The Puerto Rican election you never heard about

Image result for Puerto Rico
Courtesy of Fox News

I bet you didn’t even know there was an election.

On 6/11/17, the people of Puerto Rico went out to vote on the ever important issue: should Puerto Rico remain a territory, become a state, or gain independence all together?

It was the fifth referendum in the island’s history, yet it was so obscure and irrelevant that barely anyone even knows about it! I say obscure and irrelevant because the election had a 23% voter turnout, where there is usually 80%, according to the New York Times.

Of the 23% who voted, 97% voted for statehood. Wow! Crazy, huh? Most other voters did not go because they felt that the election was inherently biased towards statehood. The fact that the pro-statehood governor took this inaccurate figure as evidence of want for statehood does indeed point to this theory.

I write this article because I feel more people need to know about this election, because it highlights a very important issue; that being the current situation of Puerto Rico. 1 in 10 is unemployed, people have been emigrating from the island, not to mention chest deep in 70 billion dollars of debt.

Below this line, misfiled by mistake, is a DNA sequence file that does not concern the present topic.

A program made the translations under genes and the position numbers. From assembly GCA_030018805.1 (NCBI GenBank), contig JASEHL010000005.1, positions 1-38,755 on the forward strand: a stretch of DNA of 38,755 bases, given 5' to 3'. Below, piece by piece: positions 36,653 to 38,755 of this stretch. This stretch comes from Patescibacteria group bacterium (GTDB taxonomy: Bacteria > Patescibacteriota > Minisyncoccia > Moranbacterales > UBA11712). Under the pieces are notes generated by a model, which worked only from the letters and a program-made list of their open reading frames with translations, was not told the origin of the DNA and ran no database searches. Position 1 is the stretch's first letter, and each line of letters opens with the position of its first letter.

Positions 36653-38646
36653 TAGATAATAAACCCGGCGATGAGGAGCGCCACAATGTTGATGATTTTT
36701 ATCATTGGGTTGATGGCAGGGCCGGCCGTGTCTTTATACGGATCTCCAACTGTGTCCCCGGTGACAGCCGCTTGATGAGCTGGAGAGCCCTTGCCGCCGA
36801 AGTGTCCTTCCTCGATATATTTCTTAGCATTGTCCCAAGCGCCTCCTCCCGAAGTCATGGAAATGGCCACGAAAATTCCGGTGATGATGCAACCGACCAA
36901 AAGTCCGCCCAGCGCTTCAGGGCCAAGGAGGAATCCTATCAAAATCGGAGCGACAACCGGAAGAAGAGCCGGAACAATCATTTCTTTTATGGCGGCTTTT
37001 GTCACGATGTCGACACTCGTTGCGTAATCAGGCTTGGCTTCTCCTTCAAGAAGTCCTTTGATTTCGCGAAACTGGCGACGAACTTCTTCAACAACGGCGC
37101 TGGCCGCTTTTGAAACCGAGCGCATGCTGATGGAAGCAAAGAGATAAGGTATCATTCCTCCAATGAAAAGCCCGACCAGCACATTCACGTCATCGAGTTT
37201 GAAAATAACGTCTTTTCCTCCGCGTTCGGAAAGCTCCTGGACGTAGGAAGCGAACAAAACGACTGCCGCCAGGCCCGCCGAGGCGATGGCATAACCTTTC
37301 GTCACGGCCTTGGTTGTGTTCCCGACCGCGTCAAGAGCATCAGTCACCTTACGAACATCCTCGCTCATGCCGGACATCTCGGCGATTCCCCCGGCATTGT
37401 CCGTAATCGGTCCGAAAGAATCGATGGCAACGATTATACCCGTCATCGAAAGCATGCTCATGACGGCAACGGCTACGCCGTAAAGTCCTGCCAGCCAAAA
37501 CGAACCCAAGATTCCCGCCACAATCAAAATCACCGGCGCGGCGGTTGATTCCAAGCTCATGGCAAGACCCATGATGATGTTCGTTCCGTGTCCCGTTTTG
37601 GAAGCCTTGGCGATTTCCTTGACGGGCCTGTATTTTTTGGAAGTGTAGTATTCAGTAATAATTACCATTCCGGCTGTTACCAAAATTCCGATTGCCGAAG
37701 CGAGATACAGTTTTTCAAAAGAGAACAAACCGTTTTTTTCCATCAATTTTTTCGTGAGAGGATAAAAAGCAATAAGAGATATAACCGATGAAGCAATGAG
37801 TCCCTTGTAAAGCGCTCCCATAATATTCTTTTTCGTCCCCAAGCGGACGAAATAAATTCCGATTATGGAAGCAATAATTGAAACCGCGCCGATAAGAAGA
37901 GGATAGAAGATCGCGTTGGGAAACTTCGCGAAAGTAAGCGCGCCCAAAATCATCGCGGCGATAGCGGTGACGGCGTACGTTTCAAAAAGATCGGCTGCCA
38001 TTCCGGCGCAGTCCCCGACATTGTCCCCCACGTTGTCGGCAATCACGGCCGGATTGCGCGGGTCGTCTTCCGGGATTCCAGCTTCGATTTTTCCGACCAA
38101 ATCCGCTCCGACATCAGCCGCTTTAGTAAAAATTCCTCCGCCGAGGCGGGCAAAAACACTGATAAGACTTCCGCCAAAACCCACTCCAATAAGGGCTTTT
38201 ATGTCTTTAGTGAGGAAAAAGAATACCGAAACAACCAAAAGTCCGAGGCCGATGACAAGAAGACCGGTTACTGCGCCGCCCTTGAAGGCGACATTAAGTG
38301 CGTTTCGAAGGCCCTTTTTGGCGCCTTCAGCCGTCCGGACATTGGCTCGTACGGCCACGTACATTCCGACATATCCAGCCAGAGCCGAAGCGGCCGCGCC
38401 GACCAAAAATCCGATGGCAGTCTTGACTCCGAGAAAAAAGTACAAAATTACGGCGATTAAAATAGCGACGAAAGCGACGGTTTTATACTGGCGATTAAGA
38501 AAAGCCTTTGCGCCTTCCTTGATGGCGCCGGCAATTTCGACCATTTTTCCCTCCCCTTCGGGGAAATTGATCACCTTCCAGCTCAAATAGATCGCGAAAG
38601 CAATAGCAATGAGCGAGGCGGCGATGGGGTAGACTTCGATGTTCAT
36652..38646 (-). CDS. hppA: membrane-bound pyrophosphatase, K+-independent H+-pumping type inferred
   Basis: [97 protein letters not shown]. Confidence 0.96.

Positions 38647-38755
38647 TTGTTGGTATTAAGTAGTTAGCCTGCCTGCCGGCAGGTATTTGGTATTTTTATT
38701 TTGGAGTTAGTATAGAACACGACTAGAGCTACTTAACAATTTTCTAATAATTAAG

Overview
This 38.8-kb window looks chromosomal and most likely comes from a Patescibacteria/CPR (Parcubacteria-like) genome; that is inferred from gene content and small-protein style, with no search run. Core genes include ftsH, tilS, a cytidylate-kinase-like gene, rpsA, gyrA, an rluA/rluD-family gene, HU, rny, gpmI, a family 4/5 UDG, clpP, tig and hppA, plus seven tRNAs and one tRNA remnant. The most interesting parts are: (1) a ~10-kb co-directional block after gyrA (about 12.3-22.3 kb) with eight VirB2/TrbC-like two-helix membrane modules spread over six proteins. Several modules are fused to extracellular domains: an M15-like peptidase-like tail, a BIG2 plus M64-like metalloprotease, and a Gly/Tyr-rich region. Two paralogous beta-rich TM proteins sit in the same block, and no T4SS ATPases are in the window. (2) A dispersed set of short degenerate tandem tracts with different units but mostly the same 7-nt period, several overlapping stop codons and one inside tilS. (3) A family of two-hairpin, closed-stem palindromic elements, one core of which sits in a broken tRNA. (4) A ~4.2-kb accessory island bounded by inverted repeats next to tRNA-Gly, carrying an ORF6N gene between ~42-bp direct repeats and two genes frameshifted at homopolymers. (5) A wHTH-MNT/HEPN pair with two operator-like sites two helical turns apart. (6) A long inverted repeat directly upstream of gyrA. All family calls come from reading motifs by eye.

I think most of the people on the island would rather the U.S. government helped them get back on their feet than bail them out as part of the Union. Not too mention, I’m sure many Puerto Ricans are worried that integration will destroy the cultural heritage of the island.

This election is important because it brings important issues to light. We should not let this election disappear without a trace, but rather learn what its results are telling us.

What do you guys think about the election? Post in the comments.

2 responses to “The Puerto Rican election you never heard about”

  1. I do not think becoming a state will destroy the culture of the island. Each country in EU did not loose their identity because of the greater integration. Hawaii makes all effort to preserve the culture of the island since 1949. There is already many Americans in Puerto Rico who bought their vacation houses, or work at Universities there that propagate American academia culture, which is probably not the worst thing for the island. The very same people actually care about preserving uniqueness of the place.


  2. I like the result: it seems that PR counts on the US. It is a nice territory, with resources and good people. The truth is that the present status is convenient to many. For PR, they are getting education locally, and can get job at mainland. For US, if you have money, there is no problem to buy/build a house in Rincon. The current status will not change until PR people will vote for independence or to merge with another foreign state or will find an oil field right in the middle of the island. It was a pity that this referendum didn’t attract much attention, but this exactly because PR is well integrated into the US already.


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